Student Well-Being What the Research Says

Kids Are Feeling Isolated. P.E. May Help Them Bounce Back

By Sarah D. Sparks — November 02, 2021 3 min read
Kids join their parents in a workout in the park Monday, March 16, 2020, in Coronado, Calif. A local gym moved their class outdoors as kids staying home from school due to coronavirus concerns joined the group.
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Adolescents coming of age during the pandemic have experienced social “learning loss,” and will need remedial support in social, not just academic, development, suggests new research presented this week at the Society for Neuroscience’s virtual annual conference.

And at a time when recess and physical education programs may feel a squeeze from schools seeking more time for reading or math, studies suggest boosting students’ physical activity time also has an important role. It may help students rebound from the social isolation many have experienced during the pandemic.

Even as most schools have returned to in-person classes, the last two years have created habits of greater distancing, the use of virtual technology in social situations, or other practices that “fundamentally changed the way we interact with people,” said Alexa Veenema, an associate professor in behavioral neuroscience at the University of Michigan. “The global pandemic, even though it affected all of us, especially caused children and teenagers to be isolated from their peers for prolonged periods of time—and especially during these developmental periods that they showed the most intense need for interactions with peers.”

While the neuroscience studies used animals to model the longer-term effects of social isolation on adolescents’ brain development, their findings mirror similar research on human children, which finds social isolation has increased stress, anxiety, and depression, particularly among teenagers.

For example, in an array of new studies, researchers found isolating young mice from peers during adolescence changed their brain systems linked to fear, risk-and-reward, and social recognition.

For example, Yong-Seok Lee, a neuroscientist with the Seoul National University College of Medicine, found that mice that were separated from others for eight weeks during early adolescence showed changed brain patterns and less ability to recognize friendly versus threatening peers in social situations, even after they had been returned to close interactions with peers for four weeks. The results echo human studies that have found children who have experienced trauma and isolation can become hypersensitive to perceived threats from peers.

“I think that educators should be prepared to see some much less mature social interaction among those [isolated] children,” Lee said. “I think the educators need to be very patient ... because these children will need more time.”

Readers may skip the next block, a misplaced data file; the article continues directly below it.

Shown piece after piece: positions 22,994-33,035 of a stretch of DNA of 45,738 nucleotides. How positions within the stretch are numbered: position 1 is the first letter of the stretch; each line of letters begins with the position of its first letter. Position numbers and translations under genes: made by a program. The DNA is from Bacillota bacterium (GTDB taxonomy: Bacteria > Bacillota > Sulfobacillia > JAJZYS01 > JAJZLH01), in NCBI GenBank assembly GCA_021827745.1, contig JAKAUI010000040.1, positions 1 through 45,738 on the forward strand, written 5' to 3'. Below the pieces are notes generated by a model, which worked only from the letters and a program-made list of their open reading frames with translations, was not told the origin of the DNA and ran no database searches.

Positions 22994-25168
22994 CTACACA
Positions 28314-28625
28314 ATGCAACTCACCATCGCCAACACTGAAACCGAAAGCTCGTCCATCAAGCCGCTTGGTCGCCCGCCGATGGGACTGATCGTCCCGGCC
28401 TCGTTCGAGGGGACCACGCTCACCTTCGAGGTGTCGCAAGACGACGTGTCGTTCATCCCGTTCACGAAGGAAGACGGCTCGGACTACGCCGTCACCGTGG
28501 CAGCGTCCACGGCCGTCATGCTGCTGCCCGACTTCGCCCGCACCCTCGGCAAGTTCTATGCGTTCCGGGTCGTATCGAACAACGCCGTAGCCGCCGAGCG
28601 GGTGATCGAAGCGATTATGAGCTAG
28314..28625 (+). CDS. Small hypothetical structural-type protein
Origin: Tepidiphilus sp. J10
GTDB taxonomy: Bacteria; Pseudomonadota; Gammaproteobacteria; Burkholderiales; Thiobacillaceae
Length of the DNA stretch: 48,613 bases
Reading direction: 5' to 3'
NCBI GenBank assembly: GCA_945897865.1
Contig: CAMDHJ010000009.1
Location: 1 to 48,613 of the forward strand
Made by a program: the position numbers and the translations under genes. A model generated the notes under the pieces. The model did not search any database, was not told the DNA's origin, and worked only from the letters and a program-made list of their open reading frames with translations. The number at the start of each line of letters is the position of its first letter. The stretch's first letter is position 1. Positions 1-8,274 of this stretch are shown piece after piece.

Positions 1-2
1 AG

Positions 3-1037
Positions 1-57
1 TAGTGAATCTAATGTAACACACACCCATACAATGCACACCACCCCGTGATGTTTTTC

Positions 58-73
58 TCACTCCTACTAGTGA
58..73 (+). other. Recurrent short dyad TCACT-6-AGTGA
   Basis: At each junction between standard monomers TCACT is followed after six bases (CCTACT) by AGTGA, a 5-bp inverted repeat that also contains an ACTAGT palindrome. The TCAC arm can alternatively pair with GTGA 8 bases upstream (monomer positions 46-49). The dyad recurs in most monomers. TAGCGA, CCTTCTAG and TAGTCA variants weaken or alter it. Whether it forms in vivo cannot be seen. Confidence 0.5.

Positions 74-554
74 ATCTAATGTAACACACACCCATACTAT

Separate studies found adolescents with gaps in their social interaction also were more anxious and at a higher risk of abusing drugs such as cocaine.

Activity Buffers Against Social Isolation Problems

One series of experiments suggests that boosting adolescents’ exercise could counter some of those negative effects during and after periods of isolation.

Enrique Pérez-Cardona, a professor and the chairman of the education department at the University of Puerto Rico, tracked the anxiety and stress levels of adolescent rats who had been isolated from peers. Those who exercised on a treadmill at least four days a week during and after being isolated showed lower activity in areas of the brain associated with stress, and showed less anxious behavior.

Also, the increased exercise helped alleviate anxiety, even if it did not involve exercising with others—important, as more than 60 percent of teachers in a 2020 survey by the Society of Health and Physical Educators reported needing more virtual and physically distanced activities for students during and after the pandemic.

“Our results suggest for those students that are returning to school and that were socially isolated, schools need to understand that they may bring anxiety and they could be aggressive,” Pérez-Cardona said. “The school has to be prepared and define a good physical education program, so those children can try to release those negative effects of isolation.”

For example, federal guidelines recommend adolescents get an hour a day of exercise that includes at minimum:

  • Moderate or high-intensity aerobic activity, such as running or dancing, at least three days a week;
  • Muscle-strengthening, such as using weights or hiking, three days a week; and
  • Bone strengthening, such as resistance exercises, three days a week.

One recent study of nearly 10,000 children and adolescents in China found their average daily physical activity has dropped substantially during the pandemic, and students with less time spent doing at least moderate exercise had significantly worse moods and mental health.

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